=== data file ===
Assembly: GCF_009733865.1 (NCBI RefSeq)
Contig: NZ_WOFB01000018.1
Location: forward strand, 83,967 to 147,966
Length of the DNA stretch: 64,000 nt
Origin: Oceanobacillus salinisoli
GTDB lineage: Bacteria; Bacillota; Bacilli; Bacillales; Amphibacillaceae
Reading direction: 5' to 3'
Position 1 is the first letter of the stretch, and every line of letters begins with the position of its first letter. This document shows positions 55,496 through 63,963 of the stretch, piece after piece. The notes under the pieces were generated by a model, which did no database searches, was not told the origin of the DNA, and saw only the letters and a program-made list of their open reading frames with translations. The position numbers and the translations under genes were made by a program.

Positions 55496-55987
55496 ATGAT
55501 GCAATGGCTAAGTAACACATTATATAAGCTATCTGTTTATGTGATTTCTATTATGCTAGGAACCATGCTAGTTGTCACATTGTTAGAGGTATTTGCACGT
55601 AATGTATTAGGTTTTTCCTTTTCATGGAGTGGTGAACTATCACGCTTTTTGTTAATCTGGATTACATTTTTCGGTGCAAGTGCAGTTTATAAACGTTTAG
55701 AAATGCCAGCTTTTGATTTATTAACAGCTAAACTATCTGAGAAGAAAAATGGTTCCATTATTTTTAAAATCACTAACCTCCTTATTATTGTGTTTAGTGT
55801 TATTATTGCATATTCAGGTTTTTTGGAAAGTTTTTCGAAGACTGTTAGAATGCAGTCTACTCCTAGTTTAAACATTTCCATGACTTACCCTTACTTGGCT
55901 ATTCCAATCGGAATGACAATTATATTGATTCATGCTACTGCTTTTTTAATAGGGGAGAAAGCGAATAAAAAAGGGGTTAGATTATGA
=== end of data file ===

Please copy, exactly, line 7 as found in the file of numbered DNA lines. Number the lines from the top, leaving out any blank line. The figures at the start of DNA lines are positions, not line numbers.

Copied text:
Reading direction: 5' to 3'